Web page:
After a number of Christmas festivities in Spain, we spent New Year’s Eve in the Netherlands with – in my view – the best celebrations in the whole world. An exaggeration, perhaps, stemming from my very fond childhood memories of big parties at my parental home in The Hague – fireworks going off everywhere around you, massive bonfires on every street corner, and the roads filled with New Year revellers who, glass in hand, kiss everyone in sight to wish them the best for the New year. Happy memories!
La Noche Vieja (Spanish New Year’s Eve)
There are also fireworks in Spain, with some very large displays in the big cities. However, in el campo in Andalucia, our neighbours have told us that they mostly spend La Noche Vieja together at home with family and close friends, or in a hotel or restaurant. There are also some interesting traditions…. One of them is that with each strike of the clock at midnight, you eat a grape. If you’ve managed to eat (and swallow) all twelve grapes before the twelfth strike, you will have luck in the coming year.
Quite a challenge, because most Spanish grapes are big and full of pips. This grape tradition is very similar to what happens in Chile where we spent New Year’s Eve a few years ago, with one minor difference: if any of the grapes are sour, you will have bad luck in the coming year. I can see why in the supermarkets people will try a grape before they buy!
Spain is full of Chinese Bazaar shops, which are a bit like Poundland – ideal for buying all sorts of things cheaply. They are run by Chinese people, and can have interesting names such as ‘El Corte Chino’ (name derived from the posh Spanish department store ‘El Corte Ingles’) or ‘Mercachina’ (a variation on the supermarket Mercadona).
A few weeks ago I visited one of these Chinese shops and noticed a very large section of red underwear. And there was also a big red underwear sale in the next store I went to, and in the one after that. It all seemed a bit weird, but I’ve now been told that it’s the custom to wear red underwear (given as a present) on La Noche Vieja – for luck. Not sure if that goes for men too. If so, perhaps I should buy some for Hilary next year …!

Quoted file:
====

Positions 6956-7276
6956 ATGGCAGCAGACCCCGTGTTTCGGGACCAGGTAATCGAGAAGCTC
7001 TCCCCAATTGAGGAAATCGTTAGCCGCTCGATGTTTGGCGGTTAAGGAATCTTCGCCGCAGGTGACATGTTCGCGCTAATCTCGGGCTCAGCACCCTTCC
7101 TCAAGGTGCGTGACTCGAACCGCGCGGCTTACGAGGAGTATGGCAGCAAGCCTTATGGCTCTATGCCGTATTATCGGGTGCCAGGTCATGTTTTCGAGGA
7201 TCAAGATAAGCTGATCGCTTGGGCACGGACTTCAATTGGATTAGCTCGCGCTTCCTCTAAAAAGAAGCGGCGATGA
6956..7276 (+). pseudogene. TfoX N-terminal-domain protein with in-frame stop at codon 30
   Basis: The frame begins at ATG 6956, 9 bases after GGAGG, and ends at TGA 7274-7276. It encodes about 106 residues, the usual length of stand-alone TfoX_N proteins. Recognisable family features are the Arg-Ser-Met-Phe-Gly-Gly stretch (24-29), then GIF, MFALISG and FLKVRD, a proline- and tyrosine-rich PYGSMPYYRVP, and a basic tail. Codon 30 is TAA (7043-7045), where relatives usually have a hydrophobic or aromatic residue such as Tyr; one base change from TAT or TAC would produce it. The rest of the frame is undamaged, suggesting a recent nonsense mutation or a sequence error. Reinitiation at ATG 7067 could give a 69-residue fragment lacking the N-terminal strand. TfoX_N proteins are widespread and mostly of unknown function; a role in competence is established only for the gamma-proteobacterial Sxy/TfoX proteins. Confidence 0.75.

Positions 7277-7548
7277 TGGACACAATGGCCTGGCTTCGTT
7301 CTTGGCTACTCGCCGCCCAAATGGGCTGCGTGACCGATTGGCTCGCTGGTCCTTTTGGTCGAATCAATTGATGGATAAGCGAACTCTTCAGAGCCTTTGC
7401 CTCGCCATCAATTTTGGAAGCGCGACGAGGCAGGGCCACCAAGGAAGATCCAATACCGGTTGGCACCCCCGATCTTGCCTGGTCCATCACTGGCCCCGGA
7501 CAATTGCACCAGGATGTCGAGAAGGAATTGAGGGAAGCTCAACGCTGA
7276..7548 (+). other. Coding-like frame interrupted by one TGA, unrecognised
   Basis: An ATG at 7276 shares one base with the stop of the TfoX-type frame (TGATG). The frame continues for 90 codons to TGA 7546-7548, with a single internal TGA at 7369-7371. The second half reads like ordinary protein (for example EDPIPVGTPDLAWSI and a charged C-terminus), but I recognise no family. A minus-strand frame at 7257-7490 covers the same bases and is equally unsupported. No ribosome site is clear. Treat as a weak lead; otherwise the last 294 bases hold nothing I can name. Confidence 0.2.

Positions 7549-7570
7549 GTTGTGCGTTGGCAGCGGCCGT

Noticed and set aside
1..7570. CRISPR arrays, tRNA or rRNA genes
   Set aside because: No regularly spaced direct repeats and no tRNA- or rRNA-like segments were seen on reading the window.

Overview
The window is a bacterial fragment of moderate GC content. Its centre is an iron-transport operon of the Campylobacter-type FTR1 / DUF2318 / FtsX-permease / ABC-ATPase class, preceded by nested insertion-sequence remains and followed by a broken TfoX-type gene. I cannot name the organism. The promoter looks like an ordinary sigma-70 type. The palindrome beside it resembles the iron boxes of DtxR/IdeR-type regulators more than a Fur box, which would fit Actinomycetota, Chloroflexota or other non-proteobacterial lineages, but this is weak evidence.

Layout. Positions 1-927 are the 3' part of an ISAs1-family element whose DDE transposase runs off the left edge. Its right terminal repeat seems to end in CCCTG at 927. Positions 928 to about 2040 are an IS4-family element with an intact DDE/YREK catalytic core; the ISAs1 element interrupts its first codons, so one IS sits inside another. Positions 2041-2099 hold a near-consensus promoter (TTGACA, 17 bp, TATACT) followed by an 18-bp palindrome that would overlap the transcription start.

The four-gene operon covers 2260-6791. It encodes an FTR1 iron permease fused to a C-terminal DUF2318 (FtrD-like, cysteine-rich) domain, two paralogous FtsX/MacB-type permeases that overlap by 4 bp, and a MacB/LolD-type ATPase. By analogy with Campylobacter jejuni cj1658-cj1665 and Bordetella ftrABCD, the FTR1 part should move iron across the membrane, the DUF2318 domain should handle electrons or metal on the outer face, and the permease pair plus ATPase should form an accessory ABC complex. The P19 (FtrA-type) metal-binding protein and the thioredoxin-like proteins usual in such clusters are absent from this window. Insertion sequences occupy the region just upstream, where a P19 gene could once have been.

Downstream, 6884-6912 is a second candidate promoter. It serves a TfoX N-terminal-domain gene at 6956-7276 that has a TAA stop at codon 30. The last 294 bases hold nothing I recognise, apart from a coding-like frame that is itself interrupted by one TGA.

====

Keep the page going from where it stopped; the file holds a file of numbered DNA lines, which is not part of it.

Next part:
Fiesta de los Reyes (Three Kings)
Hilary and I were in Barcelona for the festival of the Three Kings on 5th and 6th January. If anyone thinks that Christmas and New Year’s Eve are perhaps a bit low key in Spain, come and see this! Every child receives presents (much more so than at Christmas time). Every town has a parade. Everyone is out on the streets to celebrate.
It’s a festival for children, but really everyone is involved and takes part. The parade we saw in Barcelona was outstanding, with more than 50 very elaborately themed floats, accompanied by music, with the Three Kings and all their helpers throwing tons and tons of sweets to the children (and adults!) who were lining the streets.
The 6th of January is a family day, when the children unwrap their presents from the Three Kings, and there’s (again!) a lot of food and drink. This includes the Roscon de Reyes, a traditional cake sprinkled with sugar and dried fruits. Inside the cake is a little plastic king or queen, and if you are lucky enough to get the figurine inside your piece, you can be king or queen for the day. What a lovely tradition!
After so many sweets, cakes, pinchos (tapas on a stick) and alcoholic drinks consumed in Barcelona, we felt the need to walk off some of the excesses, and took the train and cable car to Montserrat – about one hour by public transport. The fresh mountain air was pure, the sun was shining, and it felt a long way away from the buzz of Barcelona and the Three Kings celebrations.
We enjoyed our long walk in the mountains, though I suspect that the detox and exercise regime will need to be extended by at least another month to get over all the Spanish festivities of the last two months. And I’ve just realised that the next big fiesta is Carnival, which starts mid-February. Detox will be relatively short this year!